The Yellow River Valley Civilization was located in northern China.

Map of the Yellow River Valley.

Based on evidence found at the Banpo Village site, the early society formed along the Yellow River was matriarchal, meaning that women, rather than men, were the leaders of the civilization. The people were primarily farmers and artisans who grew millet, domesticated pigs and dogs, and created cloth and advanced ceramics. The language of the settlement is not known, but a form of proto-writing has been discovered on ceramic shards.

Excavated graves show evidence of religious beliefs in the area. People were buried with goods to take with them, which suggests a belief in the afterlife, and the tombs are uniformly oriented east-west, which symbolizes the cycle of death and rebirth. Additionally, items found in the graves point to there having been people in the village who functioned as priests.

Eventually, the first dynasty in China, the Xia Dynasty, was established from the Yellow River Civilization. The most famous figure of this dynasty was Da Yu, or Yu the Great, an emperor remembered for controlling the river's floods so villages weren't forced to relocate.

The Nile River Valley Civilization

The Nile River Valley Civilization began around 6000 BCE when people began to settle around the Nile River Valley in Egypt and Sudan. The predictable flooding of the river each year left a strip of land on either side remarkably fertile, perfect for planting crops and developing a society. Between 6000 BCE and 3150 BCE when Egypt was united under its first king, several different cultures succeeded one another in the Nile River Valley. The first settlements were located in Lower Egypt in the north, but then spread out to include Upper Egypt in the south.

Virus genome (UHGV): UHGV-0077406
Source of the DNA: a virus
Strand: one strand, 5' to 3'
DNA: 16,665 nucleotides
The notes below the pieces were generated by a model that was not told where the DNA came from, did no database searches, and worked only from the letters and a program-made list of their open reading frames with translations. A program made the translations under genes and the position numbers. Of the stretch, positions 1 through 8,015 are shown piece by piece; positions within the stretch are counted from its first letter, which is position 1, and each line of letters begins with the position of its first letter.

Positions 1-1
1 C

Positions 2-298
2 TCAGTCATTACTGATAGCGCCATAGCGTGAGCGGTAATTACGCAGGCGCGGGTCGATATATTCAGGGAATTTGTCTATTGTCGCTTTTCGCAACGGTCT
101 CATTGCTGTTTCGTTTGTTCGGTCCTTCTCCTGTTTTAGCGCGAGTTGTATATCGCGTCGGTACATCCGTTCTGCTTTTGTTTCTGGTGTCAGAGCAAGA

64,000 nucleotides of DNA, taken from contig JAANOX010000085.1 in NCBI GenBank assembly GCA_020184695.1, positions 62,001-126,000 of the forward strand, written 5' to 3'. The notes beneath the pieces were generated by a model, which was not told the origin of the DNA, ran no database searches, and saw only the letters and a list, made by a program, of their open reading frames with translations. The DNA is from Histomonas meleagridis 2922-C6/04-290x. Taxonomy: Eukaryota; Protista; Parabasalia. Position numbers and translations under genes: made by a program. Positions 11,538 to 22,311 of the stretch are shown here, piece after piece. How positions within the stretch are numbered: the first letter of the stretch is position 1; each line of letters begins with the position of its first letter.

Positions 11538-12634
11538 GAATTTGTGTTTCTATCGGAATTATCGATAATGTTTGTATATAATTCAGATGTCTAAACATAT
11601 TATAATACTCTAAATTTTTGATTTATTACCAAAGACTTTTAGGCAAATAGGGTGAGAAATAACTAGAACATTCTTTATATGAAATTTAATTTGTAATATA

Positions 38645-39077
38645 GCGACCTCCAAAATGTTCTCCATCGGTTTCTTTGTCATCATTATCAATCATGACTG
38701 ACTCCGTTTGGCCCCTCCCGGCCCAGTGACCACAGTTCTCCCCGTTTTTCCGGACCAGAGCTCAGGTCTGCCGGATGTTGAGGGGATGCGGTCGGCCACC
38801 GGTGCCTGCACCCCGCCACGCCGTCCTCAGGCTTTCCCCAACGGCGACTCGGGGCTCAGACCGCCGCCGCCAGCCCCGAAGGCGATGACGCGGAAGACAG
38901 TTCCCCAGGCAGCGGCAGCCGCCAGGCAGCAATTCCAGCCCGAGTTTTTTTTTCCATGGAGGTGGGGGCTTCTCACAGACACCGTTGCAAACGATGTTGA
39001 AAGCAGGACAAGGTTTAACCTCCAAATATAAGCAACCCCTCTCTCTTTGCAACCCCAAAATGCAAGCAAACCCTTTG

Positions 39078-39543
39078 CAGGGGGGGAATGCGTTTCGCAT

Upper Egypt was located in the south because that is where the upper part, the headwaters, of the Nile are, which then flow down to Lower Egypt in the north.

Map of the Nile River Valley.

Buildings began as simple reed huts, but then evolved into more advanced houses with sturdier walls, hearths for cooking, and windbreaks outside the doors. The people learned to create ceramics; bake bricks for building; carve wood, bone, and ivory; and create weapons and jewelry from metals and other minerals.

By examining burial sites carefully, archeologists have been able to observe the development of religious beliefs among the people of the Nile River Valley. At the earliest cemeteries, people are buried without any goods, which implies a lack of belief in the afterlife. However, goods begin to be seen in later cemeteries, including food and personal belongings, which suggests that the dead were then thought to need these things in the afterlife. Around 3500 BCE, mummification began to be used on the dead, and goods continue to be seen. The language spoken in the Nile River Valley is unknown, but hieroglyphic writing was developed sometime between 3400 and 3200 BCE. It has been found on ceramics and clay seals, but no complete sentences were written until the Second Dynasty of Egypt.

As larger cities grew, they began to have conflicts with each other. The Scorpion King attempted to unify these city states but was unsuccessful. Narmer, a king from Upper Egypt, was the first to successfully unify Upper and Lower Egypt, and began the Early Dynastic Period of Egypt, which is the first period for which we have written history.

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Additional Activities

Mapping and Comparing Rivers in Early Civilizations

Although the first major civilizations were unique, they were similar in that they had access to freshwater rivers that provided for the needs of their community. After doing this lesson, the extension activity will help students locate the civilizations and think about ways water was used.

Begin by giving students a blank world map. This could also just be a map that includes the Middle East, Asia and North Africa. Have students label the following rivers: Nile, Tigris, Euphrates, Indus, Yellow. Depending on their readiness, the rivers could already be drawn onto the map or they could put them in themselves. Next, they should identify where the early civilizations existed and the name of each.

If doing this early in the year, this activity could easily become a review of important map skills. Have students add a title, compass and key to their map.

Once the map is complete, students should list the ways that water and rivers were important to early civilizations (agriculture, power, drinking water, etc.).

Finally, they should think about and record their answer to the following question: ''Agree or disagree: The location of early civilizations on rivers is a coincidence. We do not have enough evidence to say that rivers were essential to their success.''